Students at Northwestern have many opportunities to get involved in international public health experiences every day. Below, we share excerpts of some of their stories. We invite you to read their full posts to find out more!
“‘Inspiration’: this is the main word that has characterized my experience at the Global Engagement Summit and the most important feeling that I am bringing back to Italy…. Most of all I was inspired by the stories of all the other delegates. We came from different countries and we had different backgrounds, but we all share one big dream: to give our contribution to this world; to create, to innovate, to be engaged and engage to make life better. I found young people full of courage, passion, life, enthusiasm and ideas. I found new friends and new partners for future projects.”
Alberta Pelino, an International Delegate from Bocconi University in Italy, shares her reflections about Northwestern’s student-run Global Engagement Summit. Read the rest of her story here, and read about the experiences of other delegates at the International Program Development’s blog!
“In the summer of 2012 I traveled to Beijing on the Northwestern University Public Health study abroad program. I had a phenomenal experience overall and learned a lot about the public health system in China and Traditional Chinese Medicine, as well as the Mandarin language…. Through my experiences navigating the city, both in large and small groups as well as on my own, I learned so much more about the culture of China I had already learned to love. Overall, I thoroughly enjoyed my time spent in China.
Despite all the positives, there was something that drove me nuts about Beijing: the air quality. Anyone who knows me will tell you I love the outdoors and the sun. So the grey skies, thick with smog, were not ideal. Even more disappointing to me was the fact that I had found the one place where running outside is actually worse for your health than not running at all.”
“My study abroad experience also solidified my career path. At the time, I was strongly questioning my pursuit of a Medical Degree. It was through my Clinical Observations Class that I was able to envision myself as a physician and to prepare myself for the daily challenges of a medical professional: an inefficient healthcare system, lack of resources, non-compliant patients, and understaffed clinics – to name a few. I was honored to sit in on a blepharoplasty (an eyelid surgery) alongside a team of surgeons, inspired through my conversations with the cheerful patients in the Clinica de la Familia Palliative Care Facility, and humbled by the testimonials of many physicians and specialists. These glimpses of health care, but also ‘person care,’ have been the impetus for my medical vocation.”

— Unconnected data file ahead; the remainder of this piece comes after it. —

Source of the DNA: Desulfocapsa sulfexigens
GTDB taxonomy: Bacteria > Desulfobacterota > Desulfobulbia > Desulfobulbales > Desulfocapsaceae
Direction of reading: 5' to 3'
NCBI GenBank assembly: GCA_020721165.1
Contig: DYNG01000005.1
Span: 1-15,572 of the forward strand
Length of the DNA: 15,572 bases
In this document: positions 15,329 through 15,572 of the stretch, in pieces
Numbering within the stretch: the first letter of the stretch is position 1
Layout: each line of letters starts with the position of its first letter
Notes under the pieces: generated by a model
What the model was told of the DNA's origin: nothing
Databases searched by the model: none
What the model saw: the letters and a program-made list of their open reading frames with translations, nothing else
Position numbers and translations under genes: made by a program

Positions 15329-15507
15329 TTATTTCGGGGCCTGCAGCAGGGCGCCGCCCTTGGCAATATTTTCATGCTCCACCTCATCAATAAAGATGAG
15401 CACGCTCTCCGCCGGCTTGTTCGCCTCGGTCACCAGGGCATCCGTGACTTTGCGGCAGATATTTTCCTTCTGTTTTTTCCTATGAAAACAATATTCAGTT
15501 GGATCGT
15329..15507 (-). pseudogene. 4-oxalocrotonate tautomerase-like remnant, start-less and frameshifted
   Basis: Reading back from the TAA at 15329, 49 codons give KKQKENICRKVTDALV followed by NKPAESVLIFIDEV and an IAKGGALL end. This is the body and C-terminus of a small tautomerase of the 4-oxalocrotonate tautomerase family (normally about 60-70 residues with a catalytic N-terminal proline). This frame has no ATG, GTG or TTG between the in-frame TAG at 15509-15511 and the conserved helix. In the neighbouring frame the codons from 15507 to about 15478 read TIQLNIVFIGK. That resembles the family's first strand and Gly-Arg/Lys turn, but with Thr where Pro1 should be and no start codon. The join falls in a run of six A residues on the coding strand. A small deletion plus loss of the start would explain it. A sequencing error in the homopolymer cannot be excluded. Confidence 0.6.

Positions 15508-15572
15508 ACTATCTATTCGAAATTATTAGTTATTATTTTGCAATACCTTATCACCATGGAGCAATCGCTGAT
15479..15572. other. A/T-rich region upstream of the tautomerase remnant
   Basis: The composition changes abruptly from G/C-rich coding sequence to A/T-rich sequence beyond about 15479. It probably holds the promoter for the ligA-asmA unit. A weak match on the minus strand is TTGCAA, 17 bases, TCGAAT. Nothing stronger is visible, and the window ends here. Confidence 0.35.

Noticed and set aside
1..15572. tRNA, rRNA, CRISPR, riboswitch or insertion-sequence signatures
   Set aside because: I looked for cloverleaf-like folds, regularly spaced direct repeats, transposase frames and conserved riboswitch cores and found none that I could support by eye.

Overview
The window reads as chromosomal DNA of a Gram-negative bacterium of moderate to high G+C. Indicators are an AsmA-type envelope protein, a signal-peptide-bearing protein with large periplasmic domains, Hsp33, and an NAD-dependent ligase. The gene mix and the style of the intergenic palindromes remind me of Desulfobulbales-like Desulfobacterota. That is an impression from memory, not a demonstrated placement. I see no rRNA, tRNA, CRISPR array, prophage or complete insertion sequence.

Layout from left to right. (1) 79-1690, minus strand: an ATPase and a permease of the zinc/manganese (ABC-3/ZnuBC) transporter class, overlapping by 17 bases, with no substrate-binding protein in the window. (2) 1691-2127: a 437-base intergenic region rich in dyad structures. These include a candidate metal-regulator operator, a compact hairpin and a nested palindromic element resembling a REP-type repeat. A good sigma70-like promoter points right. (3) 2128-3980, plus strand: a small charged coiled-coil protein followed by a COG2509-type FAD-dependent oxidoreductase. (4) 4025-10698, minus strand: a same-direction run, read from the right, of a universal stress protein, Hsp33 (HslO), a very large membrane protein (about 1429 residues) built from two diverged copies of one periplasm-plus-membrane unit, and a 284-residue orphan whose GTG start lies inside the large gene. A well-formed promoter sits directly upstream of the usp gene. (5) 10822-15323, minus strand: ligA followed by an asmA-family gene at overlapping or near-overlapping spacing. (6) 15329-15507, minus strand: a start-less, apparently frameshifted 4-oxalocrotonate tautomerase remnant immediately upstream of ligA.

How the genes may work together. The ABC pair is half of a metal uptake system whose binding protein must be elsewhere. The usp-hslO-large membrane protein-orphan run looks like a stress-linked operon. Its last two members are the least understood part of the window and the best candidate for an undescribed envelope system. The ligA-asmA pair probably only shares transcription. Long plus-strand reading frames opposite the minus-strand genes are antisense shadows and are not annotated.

“As a professor of health and human rights and the director of the Northwestern Access to Health Project, I traveled to Mali last month with six Northwestern University graduate students and a faculty colleague to conduct a health and human rights needs assessment in the town of Douentza.
Having attempted to exhaustively research Douentza’s health access issues over the previous three months, we were struck during our visit not only by the country’s eagerness to build its capacity in the area of health, but also by its safety and stability, whether in the market in Douentza or in the remote Dogon.”
NU Law Professor Juliet Sorensen discusses the recent trip she took with students in an article here. Discover more about her Access to Health project here, and read about the experiences of the NPHR’s Osefame Ewaleifoh on this trip in our own blog posts here and here.